06/17/2008 05:12 am ET Updated May 25, 2011

McCain, Obama Battle Over Wary Evangelical Voters


More than the last two elections, the religious vote is up for grab between John McCain and Barack Obama. Recent problems from pastoral surrogates notwithstanding, McCain's frigid reception within the evangelical community and Obama's strong religious roots could combine to peel away a sizable number of voters from a presumed wing of the GOP base.

In case you hadn't heard, John McCain isn't exactly the dream candidate of evangelicals. As the general election gets underway, his camp faces the difficult task of courting his conservative base and alienating other voters:

One of Mr. McCain's biggest challenges as he faces a general election contest with Senator Barack Obama: a continued wariness toward him among evangelicals and other Christian conservatives, a critical voting bloc for Republicans that could stay home in the fall or at least be decidedly unenthusiastic in their efforts to get out the vote.

To address this, Mr. McCain's campaign has been ramping up its outreach to evangelicals over the last month, preparing a budget and a strategic plan for turning them out in 18 battleground states this fall....

Mr. McCain's outreach to Christian conservatives has been a quiet courting, reflecting a balancing act: his election hopes rely on drawing in the political middle and Democrats who might be turned off should he woo the religious right too heavily by, for instance, highlighting his anti-abortion position more on the campaign trail.

McCain has had a rocky relationship with evangelicals. He is still engaged in a stalemate with James Dobson, a key member of the religious right, which appears to some evangelicals as a snub to an important figure:

"I would not vote for John McCain under any circumstances," Dobson said in January 2007, adding, "I pray that we won't get stuck with him." After McCain clinched the nomination, however, Dobson privately invited him to Focus on the Family headquarters in Colorado Springs. When members of the Family Policy Council gathered there May 9 for an annual conference, word spread that McCain's campaign staff had rebuffed Dobson.

It was not that simple. The McCain campaign had responded that the senator would be in Denver on May 2 and would be happy to see Dobson in his hotel suite for a visit not limited by time. Dobson declined and asked McCain to come to Colorado Springs. McCain then also declined.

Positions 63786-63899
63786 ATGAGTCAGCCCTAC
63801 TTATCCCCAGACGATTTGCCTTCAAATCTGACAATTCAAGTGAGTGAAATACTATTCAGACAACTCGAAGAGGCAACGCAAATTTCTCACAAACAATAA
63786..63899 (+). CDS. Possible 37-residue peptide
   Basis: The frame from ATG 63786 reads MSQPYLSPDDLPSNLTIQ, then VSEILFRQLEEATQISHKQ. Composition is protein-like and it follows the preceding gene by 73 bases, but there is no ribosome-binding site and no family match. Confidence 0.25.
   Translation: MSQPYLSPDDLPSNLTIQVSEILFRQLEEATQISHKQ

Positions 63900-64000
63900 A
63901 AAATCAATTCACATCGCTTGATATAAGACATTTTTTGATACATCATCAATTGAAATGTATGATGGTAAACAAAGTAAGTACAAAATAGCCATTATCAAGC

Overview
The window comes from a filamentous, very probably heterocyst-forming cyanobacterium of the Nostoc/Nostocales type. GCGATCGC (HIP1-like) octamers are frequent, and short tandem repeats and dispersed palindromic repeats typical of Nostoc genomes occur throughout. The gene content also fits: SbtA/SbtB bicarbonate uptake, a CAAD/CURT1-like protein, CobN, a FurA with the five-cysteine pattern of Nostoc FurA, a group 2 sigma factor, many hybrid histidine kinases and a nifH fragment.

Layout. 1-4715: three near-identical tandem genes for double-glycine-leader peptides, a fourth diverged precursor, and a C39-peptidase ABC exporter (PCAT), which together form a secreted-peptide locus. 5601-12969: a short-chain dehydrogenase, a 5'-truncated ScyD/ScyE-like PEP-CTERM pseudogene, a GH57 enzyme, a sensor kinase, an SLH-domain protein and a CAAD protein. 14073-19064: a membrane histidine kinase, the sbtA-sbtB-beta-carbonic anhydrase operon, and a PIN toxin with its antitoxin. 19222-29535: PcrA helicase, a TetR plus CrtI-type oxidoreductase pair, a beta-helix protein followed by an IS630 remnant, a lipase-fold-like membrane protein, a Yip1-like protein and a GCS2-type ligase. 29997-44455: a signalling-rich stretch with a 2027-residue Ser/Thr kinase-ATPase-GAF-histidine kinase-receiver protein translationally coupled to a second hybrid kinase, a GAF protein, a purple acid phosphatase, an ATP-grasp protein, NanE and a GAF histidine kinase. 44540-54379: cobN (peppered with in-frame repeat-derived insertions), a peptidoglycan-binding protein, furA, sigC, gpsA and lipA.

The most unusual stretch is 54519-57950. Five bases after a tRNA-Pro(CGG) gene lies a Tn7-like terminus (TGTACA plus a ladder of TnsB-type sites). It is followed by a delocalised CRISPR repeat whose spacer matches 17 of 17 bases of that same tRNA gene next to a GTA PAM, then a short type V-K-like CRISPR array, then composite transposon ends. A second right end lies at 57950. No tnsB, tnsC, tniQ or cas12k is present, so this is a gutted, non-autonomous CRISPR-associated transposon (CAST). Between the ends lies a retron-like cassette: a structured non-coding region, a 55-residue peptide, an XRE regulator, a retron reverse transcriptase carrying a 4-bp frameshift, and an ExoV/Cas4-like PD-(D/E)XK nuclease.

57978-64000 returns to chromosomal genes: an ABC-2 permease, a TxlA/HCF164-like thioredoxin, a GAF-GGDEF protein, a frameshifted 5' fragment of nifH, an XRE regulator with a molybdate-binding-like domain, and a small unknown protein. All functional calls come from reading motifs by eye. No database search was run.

And after one year of seeking the endorsement of Rev. John Hagee (followed by three rocky months together), McCain eventually rejected the endorsement. He likely will still be paying the penalty for spurning the pastor's support:

Hagee tried to preempt McCain by withdrawing his endorsement, but the candidate beat him to the punch by disavowing him (along with another megachurch supporter, the Rev. Rod Parsley of Columbus, Ohio, because of harsh words about Islam). Hagee's phone lines were clogged with calls from worshipers asking whether they should vote for McCain. Hagee replies that he doesn't know but asserts to friends that McCain "threw me under the bus."

But McCain won't be on his own competing for religious voters. Barack Obama is looking to take advantage of McCain's soft support, and is already beginning his outreach:

The Obama campaign plans to add a full-time evangelical-focused staff member to its existing religious outreach team and is rolling out an effort over the summer to organize over a thousand house parties built around an hour-and-a-half-long curriculum on faith and politics. With the broadening of the evangelical agenda to include issues like poverty, global warming and AIDS, Mr. Obama's advisers hope to peel off more moderate evangelical voters.

David Brody, a political correspondent for the Christian Broadcasting Network, said he believed Mr. Obama's comments had hurt his chances among evangelicals, but he added, "I think Obama has a great opportunity still, with the Jeremiah Wright controversy behind him, to re-introduce himself with the American people, especially with his spiritual walk."

Of course, McCain does still have one advantage: a political surrogate with religious appeal who doesn't mind slandering former colleagues. According to Newsweek, Obama gave Joe Lieberman a piece of his mind on the Senate floor, particularly about the Connecticut senator implicit willingness to let smears against Obama fester:

In a brief but animated Senate floor confrontation last week, according to a campaign aide who asked for anonymity when talking about private discussions, Obama told Lieberman he was surprised by Lieberman's personal attacks and his half-hearted denials of the false rumors that Obama is a Muslim. (The aide says Lieberman was "strangely muted" during the exchange; a Lieberman spokesman says the chat was "private and friendly.") McCain spokeswoman Jill Hazelbaker says Lieberman "played a key role in reaching out to the Jewish community in the primary ... and you can expect that will continue."

UPDATE: The Lieberman camp has responded to reports that Obama criticized Lieberman for not defending him against smears of being Muslim:

A Lieberman aide tells ABC News that "rather than being 'strangely muted' as the Obama staffer claimed - Lieberman responded to Obama that he always told anyone who raised this rumor that Obama is a Christian."

"If the Obama campaign thinks they are going to intimidate Joe Lieberman with these sleazy tactics then they are sorely mistaken," the Lieberman aide says.